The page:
Deputy Director General of the High Speed Railway Office in China's Ministry of Railways Qi Meng Han, reported that there is a heated debate in China about the possible use of maglev technology for the planned Beijing - Shanghai high speed line. He noted that the government had decided to build a trial section of a Transrapid line in Shanghai to provide comparison with steel wheel technology, a decision which could delay a start on building the 1300 km route for many years. In comments attributed to Chinese Premier Zhu Rongji, a choice of technology is to be made by spring 2003, allowing construction to start by the end of 2005.

Han said that the line with 24 stations would have the capacity to handle 120 million passengers a year and that it would take much traffic from the existing route, allowing a substantial increase in freight capacity. Maximum speed will be 300 km/h or more, allowing a journey time of 6h compared with 14h now.

Chun-hwan Kim, Director of High Speed Project Management & Planning at Korean National Railroad, gave details of progress with the Seoul - Pusan high speed line project. Three Korean Train Express trainsets are now undergoing trials, building up to the maximum line speed of 300 km/h. By the end of December works on the Seoul - Taejon - Taegu high speed route were expected to be about 60% complete. Thanks to upgrading and electrification of the Taegu - Pusan section, KTX services should be launched in 2004. Completion of the new line right through to Pusan is not now expected until 2010, when the end-to-end journey time will come down to less than 2h.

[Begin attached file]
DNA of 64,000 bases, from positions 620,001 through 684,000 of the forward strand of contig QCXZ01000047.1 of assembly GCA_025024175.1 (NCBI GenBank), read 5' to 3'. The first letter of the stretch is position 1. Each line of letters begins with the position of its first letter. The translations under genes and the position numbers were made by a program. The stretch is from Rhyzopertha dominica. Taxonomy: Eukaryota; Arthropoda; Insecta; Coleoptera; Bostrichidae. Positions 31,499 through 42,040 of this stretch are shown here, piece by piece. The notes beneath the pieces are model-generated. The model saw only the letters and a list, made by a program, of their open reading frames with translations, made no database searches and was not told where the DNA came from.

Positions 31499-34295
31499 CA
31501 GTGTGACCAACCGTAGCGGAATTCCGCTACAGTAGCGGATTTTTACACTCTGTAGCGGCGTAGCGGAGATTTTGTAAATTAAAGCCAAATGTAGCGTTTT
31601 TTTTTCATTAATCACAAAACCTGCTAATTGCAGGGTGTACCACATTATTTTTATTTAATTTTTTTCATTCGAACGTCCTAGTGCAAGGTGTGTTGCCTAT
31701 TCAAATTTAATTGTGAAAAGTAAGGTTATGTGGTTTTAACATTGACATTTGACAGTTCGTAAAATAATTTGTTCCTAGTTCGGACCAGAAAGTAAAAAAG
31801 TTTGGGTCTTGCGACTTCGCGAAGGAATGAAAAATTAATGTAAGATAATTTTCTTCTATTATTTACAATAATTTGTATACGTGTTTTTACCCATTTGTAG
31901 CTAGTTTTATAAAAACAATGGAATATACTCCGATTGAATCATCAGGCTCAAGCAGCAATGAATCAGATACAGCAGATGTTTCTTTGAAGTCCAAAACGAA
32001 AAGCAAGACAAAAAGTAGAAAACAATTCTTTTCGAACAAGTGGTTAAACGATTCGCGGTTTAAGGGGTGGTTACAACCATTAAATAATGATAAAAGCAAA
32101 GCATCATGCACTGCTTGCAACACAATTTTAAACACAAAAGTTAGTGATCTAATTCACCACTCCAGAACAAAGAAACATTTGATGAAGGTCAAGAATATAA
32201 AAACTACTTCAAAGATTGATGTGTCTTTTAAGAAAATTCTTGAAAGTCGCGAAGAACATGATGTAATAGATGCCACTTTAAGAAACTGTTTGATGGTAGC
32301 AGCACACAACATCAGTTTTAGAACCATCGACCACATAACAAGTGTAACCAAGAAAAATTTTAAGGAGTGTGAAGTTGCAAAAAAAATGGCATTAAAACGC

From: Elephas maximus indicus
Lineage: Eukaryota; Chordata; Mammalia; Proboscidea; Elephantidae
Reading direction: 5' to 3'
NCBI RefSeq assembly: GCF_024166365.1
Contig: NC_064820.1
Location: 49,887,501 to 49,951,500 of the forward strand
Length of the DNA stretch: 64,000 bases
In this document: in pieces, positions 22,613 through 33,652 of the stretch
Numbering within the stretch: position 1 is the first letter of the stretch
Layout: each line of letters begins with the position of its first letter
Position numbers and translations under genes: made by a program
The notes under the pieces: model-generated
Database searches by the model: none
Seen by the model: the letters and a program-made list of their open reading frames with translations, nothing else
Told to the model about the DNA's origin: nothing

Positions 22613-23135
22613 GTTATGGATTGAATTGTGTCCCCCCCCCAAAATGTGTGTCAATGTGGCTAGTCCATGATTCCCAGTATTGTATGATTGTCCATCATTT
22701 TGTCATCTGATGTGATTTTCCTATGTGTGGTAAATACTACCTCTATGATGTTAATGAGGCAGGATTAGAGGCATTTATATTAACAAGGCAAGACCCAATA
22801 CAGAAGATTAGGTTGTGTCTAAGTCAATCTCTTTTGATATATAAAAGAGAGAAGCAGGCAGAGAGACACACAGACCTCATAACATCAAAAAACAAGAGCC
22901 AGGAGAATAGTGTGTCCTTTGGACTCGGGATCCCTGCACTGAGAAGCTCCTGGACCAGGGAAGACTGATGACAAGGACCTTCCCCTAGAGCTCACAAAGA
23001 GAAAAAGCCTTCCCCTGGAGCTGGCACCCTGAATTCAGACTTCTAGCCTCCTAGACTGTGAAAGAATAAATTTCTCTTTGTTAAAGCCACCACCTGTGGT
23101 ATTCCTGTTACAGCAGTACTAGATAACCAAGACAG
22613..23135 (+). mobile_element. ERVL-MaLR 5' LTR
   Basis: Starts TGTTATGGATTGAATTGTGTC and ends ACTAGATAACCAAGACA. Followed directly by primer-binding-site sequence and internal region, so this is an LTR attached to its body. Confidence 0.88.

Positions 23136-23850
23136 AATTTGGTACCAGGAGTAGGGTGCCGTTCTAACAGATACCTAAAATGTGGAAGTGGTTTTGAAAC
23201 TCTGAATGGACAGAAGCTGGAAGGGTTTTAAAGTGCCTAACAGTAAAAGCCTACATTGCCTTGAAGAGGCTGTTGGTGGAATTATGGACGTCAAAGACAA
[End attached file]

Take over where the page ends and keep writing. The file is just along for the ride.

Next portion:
CAPTION: On November 28 delegates were treated to a maglev ride at the Yamanashi test centre, reaching a maximum speed of 452 km/h

CAPTION: Qi Meng Han, Deputy Director General of the High Speed Railway Office in China's Ministry of Railways, said that there is no decision on whether to use steel wheel or maglev technology for the Beijing - Shanghai high speed line

HTE plans firming up

SPEAKING at the shinkansen commemorative conference in Nagoya on November 29-30, Chairman of DB Netz AG Roland Heinisch said that demand for the future European High Speed Train being developed jointly by German and French interests could total 1000 trainsets over 10 years. Known as the HTE (High speed Train Europe), it will be available in several versions. Included in the HTE family will be single and double-deck units and a tilting single-deck design.

Specifications are now being drawn up, and other railways may soon join the programme. The project team is looking at several evaluation criteria that include the price per m2. Decisions are still needed on the use of distributed power or separate power cars, and whether intermediate cars will be articulated.

  • In a message to the conference, SNCF President Louis Gallois predicted that the future would see the launch of high speed trains on overnight services and that passengers would be 'totally pampered'. Gallois believed that 'floating trains will not be seen for many years' and that the top speed in commercial service would be no faster than 320 km/h.